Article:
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Advertising: Questions and answers on the Advertising Code
Initially, we have released a small number of answers to some of the most common questions. We will add to these Q&As on a regular basis.
The term 'data on file' is not sufficient to meet the Code requirements for scientific and clinical citations. It is highly preferable that citations used in advertising refer to peer-reviewed published studies. However, where this this is not possible, unpublished studies can be referenced, provided the Code requirements are met.
The specific requirements for citations to scientific or clinical literature in advertising are set out in subsection 15(3) of the Code, namely:
- any research results must identify the researcher and financial sponsor of the research, where the advertiser knows, or ought reasonably to have known, that information; and
- the study must be sufficiently identified to enable consumers to access it.
As part of meeting the second requirement, it will be necessary for the public to be able to access the study in some way, such as by contacting your business. You will also need to sufficiently identify the study for members of the public to be able to request it. For example:
Research conducted by John Smith and Jenny Jones at Pease College, Perth with funding from Beans Inc. The research study 'The effect of peppermint oil on the human gastrointestinal tract' is available on request from Beans Inc.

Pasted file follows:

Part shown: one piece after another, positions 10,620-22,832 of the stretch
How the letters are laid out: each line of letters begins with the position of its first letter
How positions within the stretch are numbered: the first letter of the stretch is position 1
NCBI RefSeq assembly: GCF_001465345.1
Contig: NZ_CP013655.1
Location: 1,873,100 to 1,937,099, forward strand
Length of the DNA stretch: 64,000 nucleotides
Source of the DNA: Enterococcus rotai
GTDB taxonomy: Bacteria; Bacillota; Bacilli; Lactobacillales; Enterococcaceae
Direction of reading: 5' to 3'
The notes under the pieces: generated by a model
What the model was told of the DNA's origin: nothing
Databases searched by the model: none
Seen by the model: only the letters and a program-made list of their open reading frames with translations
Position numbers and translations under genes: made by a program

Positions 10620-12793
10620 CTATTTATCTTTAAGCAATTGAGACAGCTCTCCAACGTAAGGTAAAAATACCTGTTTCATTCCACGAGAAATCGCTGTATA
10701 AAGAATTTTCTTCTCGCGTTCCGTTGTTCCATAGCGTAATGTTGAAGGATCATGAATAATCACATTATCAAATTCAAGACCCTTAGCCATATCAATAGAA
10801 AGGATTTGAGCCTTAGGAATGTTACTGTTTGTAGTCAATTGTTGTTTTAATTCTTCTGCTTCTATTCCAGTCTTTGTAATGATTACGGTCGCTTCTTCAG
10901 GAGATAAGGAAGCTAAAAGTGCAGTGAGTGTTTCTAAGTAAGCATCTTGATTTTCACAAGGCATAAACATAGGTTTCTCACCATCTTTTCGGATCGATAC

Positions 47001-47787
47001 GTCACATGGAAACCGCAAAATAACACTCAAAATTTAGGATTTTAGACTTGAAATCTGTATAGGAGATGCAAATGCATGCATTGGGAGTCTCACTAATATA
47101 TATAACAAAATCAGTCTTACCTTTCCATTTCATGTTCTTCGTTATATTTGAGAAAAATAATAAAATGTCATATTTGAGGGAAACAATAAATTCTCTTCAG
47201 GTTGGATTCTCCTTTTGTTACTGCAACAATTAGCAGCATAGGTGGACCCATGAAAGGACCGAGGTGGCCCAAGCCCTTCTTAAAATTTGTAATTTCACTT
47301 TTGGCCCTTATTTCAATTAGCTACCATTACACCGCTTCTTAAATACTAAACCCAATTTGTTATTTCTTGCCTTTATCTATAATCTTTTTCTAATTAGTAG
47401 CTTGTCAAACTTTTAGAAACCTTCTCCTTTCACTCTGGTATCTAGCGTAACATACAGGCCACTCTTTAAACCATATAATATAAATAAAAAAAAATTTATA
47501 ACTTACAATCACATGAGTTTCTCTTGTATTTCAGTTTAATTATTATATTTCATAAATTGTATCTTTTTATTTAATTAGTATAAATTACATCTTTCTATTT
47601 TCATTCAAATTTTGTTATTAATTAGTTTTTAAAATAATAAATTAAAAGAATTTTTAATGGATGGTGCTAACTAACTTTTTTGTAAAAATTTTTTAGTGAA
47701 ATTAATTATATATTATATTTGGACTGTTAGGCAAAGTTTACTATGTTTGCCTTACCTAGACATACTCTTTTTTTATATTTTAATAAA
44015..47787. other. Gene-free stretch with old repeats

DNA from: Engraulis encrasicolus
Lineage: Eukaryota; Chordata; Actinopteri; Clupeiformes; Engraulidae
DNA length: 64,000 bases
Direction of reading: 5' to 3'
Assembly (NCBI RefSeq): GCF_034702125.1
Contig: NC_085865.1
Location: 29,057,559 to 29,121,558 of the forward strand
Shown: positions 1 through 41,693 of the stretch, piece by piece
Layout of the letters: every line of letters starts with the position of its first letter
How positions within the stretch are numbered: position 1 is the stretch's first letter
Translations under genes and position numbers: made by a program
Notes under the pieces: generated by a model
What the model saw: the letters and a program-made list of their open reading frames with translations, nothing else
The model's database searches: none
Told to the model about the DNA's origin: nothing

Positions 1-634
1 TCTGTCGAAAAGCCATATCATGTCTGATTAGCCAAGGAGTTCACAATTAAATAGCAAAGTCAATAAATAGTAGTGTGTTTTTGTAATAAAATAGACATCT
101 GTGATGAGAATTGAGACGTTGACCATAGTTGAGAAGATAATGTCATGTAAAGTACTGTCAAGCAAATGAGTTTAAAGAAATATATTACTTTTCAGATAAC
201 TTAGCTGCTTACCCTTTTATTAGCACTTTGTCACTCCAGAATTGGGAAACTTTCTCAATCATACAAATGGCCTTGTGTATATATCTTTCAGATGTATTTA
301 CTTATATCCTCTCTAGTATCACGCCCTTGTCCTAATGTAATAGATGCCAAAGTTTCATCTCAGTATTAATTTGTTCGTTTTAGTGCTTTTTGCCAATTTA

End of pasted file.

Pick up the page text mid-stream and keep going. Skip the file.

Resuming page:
However, if your business has no intention of releasing the study or data to members of the public that request it, the advertising would be misleading and therefore would breach s.9(b) of the Code. In such cases, a citation could not be used compliantly in the advertisement.
A 'testimonial' is a type of 'endorsement'. The key difference is that a testimonial is made by someone that has used the therapeutic goods referred to in their statement - whether that is personally used the goods or used the goods in relation to someone they are personally caring for (e.g. a child or elder in their care). Personal use does not include carers paid to undertake caring duties.
Both testimonials and endorsements can influence consumer choices so there are special requirements that must be met when they are used in the advertising of therapeutic goods, including:
- testimonials and endorsements used in advertising must not be from health professionals, health practitioners, medical researchers or employees of government authorities, hospitals or healthcare facilities
- any financial incentive or other valuable consideration (e.g. the provision of products or services) relating to the provision of the testimonial or endorsement must be disclosed in the advertising
The information provided in this answer only applies to catalogues where a consumer will have an opportunity to physically inspect a product that appears in the catalogue before purchasing it. If your catalogue facilitates purchase without physical inspection (e.g. the catalogue has an attached order form and so the section 13 requirements will apply) this answer does not apply to you.
There are two broad approaches to handling space limitations in a catalogue while also producing a catalogue that is compliant with the Code.
Approach 1: Use visual tools to group products with the same mandatory statements